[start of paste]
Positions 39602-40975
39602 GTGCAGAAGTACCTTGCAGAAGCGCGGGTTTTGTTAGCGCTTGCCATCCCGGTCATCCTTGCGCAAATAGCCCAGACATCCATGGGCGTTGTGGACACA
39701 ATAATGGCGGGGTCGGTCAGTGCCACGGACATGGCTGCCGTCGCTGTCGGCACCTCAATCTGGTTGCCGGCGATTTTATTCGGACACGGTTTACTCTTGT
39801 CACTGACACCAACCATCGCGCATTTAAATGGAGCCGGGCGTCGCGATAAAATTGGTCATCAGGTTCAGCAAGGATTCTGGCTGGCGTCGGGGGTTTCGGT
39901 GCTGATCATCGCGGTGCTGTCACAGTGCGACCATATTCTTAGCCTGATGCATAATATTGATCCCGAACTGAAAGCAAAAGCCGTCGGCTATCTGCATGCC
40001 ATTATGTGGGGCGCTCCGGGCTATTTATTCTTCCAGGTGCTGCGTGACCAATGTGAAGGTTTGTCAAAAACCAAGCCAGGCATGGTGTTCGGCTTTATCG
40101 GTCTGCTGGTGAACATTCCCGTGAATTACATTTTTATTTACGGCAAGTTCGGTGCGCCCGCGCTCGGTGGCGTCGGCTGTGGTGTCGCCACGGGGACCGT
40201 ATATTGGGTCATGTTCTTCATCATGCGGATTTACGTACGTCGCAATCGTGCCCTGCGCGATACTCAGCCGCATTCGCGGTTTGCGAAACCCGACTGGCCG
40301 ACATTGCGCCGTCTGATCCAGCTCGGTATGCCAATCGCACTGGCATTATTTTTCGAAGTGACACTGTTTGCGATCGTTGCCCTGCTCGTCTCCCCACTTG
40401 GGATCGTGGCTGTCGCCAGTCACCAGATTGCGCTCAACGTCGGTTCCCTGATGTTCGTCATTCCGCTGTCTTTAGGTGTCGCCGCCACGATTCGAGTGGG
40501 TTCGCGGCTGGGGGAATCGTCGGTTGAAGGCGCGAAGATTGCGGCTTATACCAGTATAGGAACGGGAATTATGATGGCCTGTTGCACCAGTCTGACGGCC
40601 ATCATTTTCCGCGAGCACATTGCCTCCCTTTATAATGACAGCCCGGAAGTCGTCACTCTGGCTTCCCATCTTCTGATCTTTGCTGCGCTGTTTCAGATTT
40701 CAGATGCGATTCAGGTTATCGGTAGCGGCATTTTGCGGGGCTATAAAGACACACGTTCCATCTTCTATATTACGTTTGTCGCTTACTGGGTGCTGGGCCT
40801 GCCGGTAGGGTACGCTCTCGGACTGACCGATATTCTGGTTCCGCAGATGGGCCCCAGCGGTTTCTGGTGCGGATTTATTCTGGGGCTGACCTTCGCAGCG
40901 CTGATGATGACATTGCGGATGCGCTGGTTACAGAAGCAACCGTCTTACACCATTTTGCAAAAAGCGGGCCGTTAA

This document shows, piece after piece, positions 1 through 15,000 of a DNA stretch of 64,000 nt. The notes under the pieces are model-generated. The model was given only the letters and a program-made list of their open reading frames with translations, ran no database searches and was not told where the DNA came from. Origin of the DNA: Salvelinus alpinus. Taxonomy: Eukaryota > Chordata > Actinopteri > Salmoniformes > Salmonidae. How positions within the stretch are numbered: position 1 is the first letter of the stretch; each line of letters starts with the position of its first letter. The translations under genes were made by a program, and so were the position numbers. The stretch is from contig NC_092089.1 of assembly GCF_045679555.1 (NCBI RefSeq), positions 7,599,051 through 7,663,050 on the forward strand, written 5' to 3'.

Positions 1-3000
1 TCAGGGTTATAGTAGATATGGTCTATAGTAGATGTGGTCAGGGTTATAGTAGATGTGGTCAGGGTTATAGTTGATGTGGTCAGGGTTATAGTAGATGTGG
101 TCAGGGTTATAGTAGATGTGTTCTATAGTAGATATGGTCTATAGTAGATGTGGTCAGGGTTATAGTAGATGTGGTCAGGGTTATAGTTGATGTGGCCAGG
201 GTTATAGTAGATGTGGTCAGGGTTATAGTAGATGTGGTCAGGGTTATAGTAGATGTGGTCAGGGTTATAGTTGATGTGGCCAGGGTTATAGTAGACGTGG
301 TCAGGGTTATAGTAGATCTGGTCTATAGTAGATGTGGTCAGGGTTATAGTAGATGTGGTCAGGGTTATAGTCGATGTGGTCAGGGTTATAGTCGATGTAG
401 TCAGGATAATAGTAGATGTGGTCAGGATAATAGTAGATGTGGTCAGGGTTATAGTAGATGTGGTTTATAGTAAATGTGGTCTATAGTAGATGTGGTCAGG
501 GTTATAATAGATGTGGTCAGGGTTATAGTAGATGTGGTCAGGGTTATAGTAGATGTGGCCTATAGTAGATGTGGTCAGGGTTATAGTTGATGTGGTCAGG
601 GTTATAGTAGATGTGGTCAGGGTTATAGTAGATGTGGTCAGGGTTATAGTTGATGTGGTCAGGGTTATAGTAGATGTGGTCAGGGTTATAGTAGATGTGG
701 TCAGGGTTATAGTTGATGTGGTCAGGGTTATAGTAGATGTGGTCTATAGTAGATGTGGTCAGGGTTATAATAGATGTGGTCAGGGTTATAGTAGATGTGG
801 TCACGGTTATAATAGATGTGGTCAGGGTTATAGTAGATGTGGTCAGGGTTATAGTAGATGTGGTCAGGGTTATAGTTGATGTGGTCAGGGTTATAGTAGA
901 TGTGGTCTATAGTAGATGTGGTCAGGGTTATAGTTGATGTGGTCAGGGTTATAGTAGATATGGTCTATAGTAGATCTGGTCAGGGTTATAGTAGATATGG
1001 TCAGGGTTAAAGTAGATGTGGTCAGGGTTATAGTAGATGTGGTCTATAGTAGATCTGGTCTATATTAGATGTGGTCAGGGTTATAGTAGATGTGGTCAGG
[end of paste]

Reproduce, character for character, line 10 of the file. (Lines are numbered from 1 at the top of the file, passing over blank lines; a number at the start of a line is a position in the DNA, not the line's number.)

40401 GGATCGTGGCTGTCGCCAGTCACCAGATTGCGCTCAACGTCGGTTCCCTGATGTTCGTCATTCCGCTGTCTTTAGGTGTCGCCGCCACGATTCGAGTGGG